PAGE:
EE Security Vulnerabilities In Their Online Portals

For the past few days, the telecom sector seems to combat CyberSecurity issues. Reportedly, EE, a UK-based cellular firm, patched two different flaws in its system within one week. Fortunately, the vulnerabilities were discovered by some white-hat hacker before anyone could exploit them. Yet, the bugs were not trivial to be ignored.

EE Patched The Flaw That Allowed Free Data To A User

Reportedly, two separate security researchers discovered two different security vulnerabilities in EE’s system.

At first, the researcher, who goes by the name of Infosec Spider, discovered how a system flaw could let an attacker add unlimited data to an account for free. As reported by TechCrunch:

The bug allowed any customer to modify code on the customer’s account page that allows users to “gift” data to linked accounts.

This applied to any other linked account, whether belonging to the same user, or to any other user.

To exploit this vulnerability, an attacker simply had to use any MITM tool. In this way, the attacker could “intercept server request”, and could then replace the phone number of the recipient with any other desired number. The user could even mention its own number as well. Consequently, the system allows to duplicate data.

After the news regarding the bug surfaced online, EE quickly patched the flaw within two days. However, to their dismay, another researcher pointed out one more security flaw in their system.

EE Endured A Second Bug That Allowed Access To Firm’s Internal Site

This time, it was a glitch in their online portal that could allow anyone to access the firm’s internal site. Doing so simply required the researcher to log in the system through an admin account. As reported by TechCrunch,

“Although the site required an employee username and password to log in, the researcher found that an “admin” account existed, of which anyone with the answer to the secret question could reset the password.”

According to the researcher with the alias ‘Six’ on Twitter, the account had a simple secret question “What is your eye color”, which had a simple answer ‘brown’. Indeed, it was easy to crack. After answering this simple question, he was able to access the internal training site.


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The researcher reported the matter to TechCrunch, who then reported it to the company, and they patched it. While the company does not consider the flaw as a serious glitch, the researcher said that the vulnerability was perhaps too dangerous.

“I didn’t do any of that because of the law, but that doesn’t mean a malicious attacker couldn’t have done it.”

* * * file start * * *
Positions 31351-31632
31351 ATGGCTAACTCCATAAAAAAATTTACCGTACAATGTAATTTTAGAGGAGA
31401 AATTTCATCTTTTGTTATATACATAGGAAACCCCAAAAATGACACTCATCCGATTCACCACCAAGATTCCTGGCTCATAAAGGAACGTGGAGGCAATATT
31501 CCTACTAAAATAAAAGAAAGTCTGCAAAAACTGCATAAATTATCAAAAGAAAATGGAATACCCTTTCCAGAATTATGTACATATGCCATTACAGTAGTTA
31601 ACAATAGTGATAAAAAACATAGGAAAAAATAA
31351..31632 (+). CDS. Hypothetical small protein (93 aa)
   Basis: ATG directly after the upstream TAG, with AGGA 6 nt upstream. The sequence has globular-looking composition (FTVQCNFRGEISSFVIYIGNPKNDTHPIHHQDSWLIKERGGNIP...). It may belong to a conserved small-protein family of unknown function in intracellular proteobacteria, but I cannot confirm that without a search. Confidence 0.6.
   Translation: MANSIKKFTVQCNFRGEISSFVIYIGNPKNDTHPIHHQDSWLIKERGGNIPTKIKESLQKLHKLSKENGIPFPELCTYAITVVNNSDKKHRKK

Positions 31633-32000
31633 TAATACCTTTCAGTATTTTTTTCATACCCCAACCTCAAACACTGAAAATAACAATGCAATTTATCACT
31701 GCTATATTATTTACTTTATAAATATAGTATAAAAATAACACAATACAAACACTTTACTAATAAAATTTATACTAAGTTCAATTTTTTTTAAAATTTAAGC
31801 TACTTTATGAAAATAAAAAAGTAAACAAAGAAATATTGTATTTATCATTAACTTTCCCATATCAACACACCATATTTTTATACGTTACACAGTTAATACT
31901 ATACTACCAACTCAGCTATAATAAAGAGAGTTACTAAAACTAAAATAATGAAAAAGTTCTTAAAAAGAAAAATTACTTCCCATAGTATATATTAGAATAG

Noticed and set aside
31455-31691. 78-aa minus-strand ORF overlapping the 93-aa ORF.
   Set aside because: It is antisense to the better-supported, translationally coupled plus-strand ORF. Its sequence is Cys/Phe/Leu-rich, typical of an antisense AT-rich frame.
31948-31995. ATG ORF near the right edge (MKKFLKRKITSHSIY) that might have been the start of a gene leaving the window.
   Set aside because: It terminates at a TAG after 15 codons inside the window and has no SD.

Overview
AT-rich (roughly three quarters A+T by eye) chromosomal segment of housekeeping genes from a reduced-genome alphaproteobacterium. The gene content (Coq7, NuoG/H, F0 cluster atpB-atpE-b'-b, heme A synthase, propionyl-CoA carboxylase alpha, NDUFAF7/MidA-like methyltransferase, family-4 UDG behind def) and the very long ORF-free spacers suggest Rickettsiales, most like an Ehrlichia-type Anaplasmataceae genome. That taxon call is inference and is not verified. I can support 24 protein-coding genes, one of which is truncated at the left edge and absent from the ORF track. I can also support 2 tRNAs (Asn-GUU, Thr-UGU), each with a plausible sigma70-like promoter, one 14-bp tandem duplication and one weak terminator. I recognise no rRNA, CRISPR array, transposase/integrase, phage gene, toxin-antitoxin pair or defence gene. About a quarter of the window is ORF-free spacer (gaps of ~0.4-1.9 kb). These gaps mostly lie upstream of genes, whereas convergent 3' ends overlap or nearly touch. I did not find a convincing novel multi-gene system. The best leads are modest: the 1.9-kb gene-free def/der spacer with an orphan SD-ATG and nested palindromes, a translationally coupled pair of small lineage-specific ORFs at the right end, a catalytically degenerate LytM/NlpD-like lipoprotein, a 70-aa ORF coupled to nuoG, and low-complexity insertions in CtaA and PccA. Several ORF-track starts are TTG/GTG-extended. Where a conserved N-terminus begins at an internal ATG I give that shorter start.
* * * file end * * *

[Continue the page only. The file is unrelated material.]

As informed by the researcher, he gained access to the company’s training site for EE staff. All employees are given access to this site in the first week after starting the job. He found that all employee accounts followed a similar pattern for account passwords – the employees’ surname in lower case.

After knowing the matter, and whilst patching the flaw, the EE officials said that the vulnerability only exposed some accounts.

“No customer data is, or has been, at risk as the user account on the training website only gave access to a dummy environment with fake accounts.”

However, as reported, although the researcher came across some dummy accounts. Yet, he could also view the course content and employees’ data. He could also access the training details of related firms such as Plusnet and Orange. He further said that, despite not viewing any employee or customer data, he could access them since he was allowed to change “permissions” as needed.

EE officials have reportedly closed the vulnerable account, and have also changed the security question and the password.

Although both vulnerabilities were fixed quickly by EE, it is important to note that the recent incidents simply add to the trail of CyberSecurity issues happening with the firm. Earlier this year, the same security researcher ‘Six’ found discovered an unsafe code repository that could allow anyone to login via default credentials. Later on, the company exposed private server keys due to a Jira bug incident.


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The importance of Preventive Security

In this fast-changing scenario it’s easy to understand that CyberSecurity plays a significant role. Every company can not allow to have its data exposed. Data breaches imply a huge damage both on a financial and brand level. In order to protect your company from undesired access, Swascan is the right tool.

Swascan allows the Security Management and the Compliance of your company. Its services include Vulnerability Assessment and Network Scan that spot all the vulnerabilities in your network, website, web app, IT infrastructure, …

Moreover, these tools provide the actions to implement in order to fix such vulnerabilities, here you can have a free trial of the solution:

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Last but not least, Swascan services ensure GDPR Compliance.

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